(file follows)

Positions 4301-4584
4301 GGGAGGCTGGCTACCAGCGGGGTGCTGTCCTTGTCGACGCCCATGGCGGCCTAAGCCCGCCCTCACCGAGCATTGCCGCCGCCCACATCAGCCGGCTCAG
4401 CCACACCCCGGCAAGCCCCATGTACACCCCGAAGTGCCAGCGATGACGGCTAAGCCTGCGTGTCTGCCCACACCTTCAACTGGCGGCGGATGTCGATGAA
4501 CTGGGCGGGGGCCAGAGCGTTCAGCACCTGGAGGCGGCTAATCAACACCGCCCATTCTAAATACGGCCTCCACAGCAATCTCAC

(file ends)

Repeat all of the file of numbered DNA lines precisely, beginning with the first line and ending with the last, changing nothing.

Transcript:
Positions 4301-4584
4301 GGGAGGCTGGCTACCAGCGGGGTGCTGTCCTTGTCGACGCCCATGGCGGCCTAAGCCCGCCCTCACCGAGCATTGCCGCCGCCCACATCAGCCGGCTCAG
4401 CCACACCCCGGCAAGCCCCATGTACACCCCGAAGTGCCAGCGATGACGGCTAAGCCTGCGTGTCTGCCCACACCTTCAACTGGCGGCGGATGTCGATGAA
4501 CTGGGCGGGGGCCAGAGCGTTCAGCACCTGGAGGCGGCTAATCAACACCGCCCATTCTAAATACGGCCTCCACAGCAATCTCAC